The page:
Samsung Galaxy S Smartphone: I dislike Apple products. Android isn’t much better, but, alas, the “third form” (open source software) has yet to develop a phone operating system (OS) that actually works. The touchscreen is essential, and like the Tablet, I chose my phone because it has a good’ol fashioned keyboard that slides out. Call me old skool but I still like buttons (and I really think autocorrect should be renamed “autoincorrect”). More significant than the tactility is the corresponding OS platform between my phone to my Tablet. Having both my mobile devices on the same OS makes every function so much easier and takes less mental effort. Also, I have a Sprint plan because they give me unlimited Internet access and texting for under 100 dollars month. The service is spotty, but you can’t beat unlimited. For Tweeting, Fbing, email, taking quick pictures and recording interviews, classes and important dialogues with other like minded people who collaborate on work with me, having a solid smartphone is absolutely necessary and worth the money. I see it as a gateway to productivity.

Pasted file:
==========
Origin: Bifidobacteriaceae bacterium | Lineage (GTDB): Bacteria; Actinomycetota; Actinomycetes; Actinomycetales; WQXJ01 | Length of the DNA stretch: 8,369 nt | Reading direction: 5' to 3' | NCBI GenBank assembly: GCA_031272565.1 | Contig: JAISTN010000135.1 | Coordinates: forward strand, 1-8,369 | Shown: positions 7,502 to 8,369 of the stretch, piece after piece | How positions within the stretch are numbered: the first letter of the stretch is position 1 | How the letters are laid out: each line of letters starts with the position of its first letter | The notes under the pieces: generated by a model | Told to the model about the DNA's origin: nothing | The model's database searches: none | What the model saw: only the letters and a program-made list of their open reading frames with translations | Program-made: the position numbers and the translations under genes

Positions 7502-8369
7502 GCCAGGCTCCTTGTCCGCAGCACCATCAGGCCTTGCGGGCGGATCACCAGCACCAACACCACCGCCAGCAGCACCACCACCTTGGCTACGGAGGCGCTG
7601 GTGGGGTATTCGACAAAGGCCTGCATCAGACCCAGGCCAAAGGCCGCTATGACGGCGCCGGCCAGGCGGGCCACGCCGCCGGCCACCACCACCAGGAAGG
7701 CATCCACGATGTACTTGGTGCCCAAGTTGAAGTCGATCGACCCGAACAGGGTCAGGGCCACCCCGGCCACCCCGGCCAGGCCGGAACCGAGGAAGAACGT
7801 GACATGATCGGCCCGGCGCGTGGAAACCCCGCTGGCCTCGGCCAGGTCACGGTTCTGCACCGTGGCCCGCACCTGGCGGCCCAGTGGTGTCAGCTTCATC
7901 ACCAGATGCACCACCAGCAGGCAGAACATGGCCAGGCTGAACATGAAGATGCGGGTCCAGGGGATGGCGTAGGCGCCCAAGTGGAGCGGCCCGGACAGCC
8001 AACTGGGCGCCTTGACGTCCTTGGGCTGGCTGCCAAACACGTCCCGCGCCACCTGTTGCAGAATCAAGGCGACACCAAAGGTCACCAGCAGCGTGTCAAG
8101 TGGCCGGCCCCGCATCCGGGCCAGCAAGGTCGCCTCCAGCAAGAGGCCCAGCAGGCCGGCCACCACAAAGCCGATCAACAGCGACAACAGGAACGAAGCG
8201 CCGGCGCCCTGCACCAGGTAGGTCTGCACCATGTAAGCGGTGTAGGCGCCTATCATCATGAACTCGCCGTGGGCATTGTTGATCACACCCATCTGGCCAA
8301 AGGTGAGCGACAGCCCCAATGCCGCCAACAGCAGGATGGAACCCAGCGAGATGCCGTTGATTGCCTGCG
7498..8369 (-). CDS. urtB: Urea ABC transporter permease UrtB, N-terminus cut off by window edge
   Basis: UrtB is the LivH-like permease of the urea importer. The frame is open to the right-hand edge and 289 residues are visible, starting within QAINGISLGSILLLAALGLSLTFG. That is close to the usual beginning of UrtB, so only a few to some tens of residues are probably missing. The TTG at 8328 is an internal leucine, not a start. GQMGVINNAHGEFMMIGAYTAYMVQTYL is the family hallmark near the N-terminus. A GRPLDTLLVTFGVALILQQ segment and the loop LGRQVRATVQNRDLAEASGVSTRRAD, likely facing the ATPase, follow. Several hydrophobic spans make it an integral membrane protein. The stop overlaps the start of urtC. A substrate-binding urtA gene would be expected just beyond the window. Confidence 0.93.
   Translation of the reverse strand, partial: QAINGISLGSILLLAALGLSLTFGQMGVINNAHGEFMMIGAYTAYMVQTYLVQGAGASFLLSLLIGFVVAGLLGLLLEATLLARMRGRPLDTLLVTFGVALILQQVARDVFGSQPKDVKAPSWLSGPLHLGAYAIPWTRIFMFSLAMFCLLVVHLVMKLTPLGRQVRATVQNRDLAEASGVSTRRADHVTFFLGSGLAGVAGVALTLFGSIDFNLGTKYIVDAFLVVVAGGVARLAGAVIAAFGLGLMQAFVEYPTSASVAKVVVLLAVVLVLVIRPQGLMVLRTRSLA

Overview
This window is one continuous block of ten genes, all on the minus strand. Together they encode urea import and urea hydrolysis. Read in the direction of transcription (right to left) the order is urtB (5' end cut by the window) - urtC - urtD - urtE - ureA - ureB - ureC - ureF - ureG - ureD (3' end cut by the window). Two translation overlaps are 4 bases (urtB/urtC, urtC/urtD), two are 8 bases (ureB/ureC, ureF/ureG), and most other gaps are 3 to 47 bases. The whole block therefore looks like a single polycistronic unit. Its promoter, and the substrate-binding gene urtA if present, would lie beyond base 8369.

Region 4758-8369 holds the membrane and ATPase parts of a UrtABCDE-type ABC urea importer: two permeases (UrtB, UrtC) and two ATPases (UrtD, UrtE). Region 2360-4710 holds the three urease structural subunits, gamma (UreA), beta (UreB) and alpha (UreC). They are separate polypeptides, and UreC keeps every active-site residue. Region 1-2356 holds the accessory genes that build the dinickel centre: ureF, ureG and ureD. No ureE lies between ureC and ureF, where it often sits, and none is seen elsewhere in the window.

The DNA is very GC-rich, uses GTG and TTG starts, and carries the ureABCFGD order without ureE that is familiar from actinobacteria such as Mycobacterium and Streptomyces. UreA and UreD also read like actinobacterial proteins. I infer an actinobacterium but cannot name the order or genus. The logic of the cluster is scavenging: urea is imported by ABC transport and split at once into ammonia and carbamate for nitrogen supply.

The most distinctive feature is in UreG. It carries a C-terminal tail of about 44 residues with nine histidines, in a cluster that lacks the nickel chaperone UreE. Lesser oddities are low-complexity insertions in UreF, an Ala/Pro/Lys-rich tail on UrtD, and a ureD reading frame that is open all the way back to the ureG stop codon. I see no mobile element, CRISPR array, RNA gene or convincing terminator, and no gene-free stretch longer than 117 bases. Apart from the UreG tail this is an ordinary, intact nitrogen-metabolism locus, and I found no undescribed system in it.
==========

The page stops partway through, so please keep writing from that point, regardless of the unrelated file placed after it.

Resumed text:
Tape-A-Talk Audio Recorder: I use this app because it’s simple, it has big buttons and it keeps track of my recordings by date as a default function. Most of my recording is done while I jog (because I have the best ideas when I exercise). I can keep the app running in the background while I jog and listen to music or a podcast. The buttons provide a large enough display that I have no trouble finding without looking, even when I’m out of breath, sweaty and fumbling. There’s also an option to turn your camera button into the record button, so your phone will work like any other dictation machine. The quality is exceptional, too. The free version is great and the pro-version is worth the money for the added functionality, too.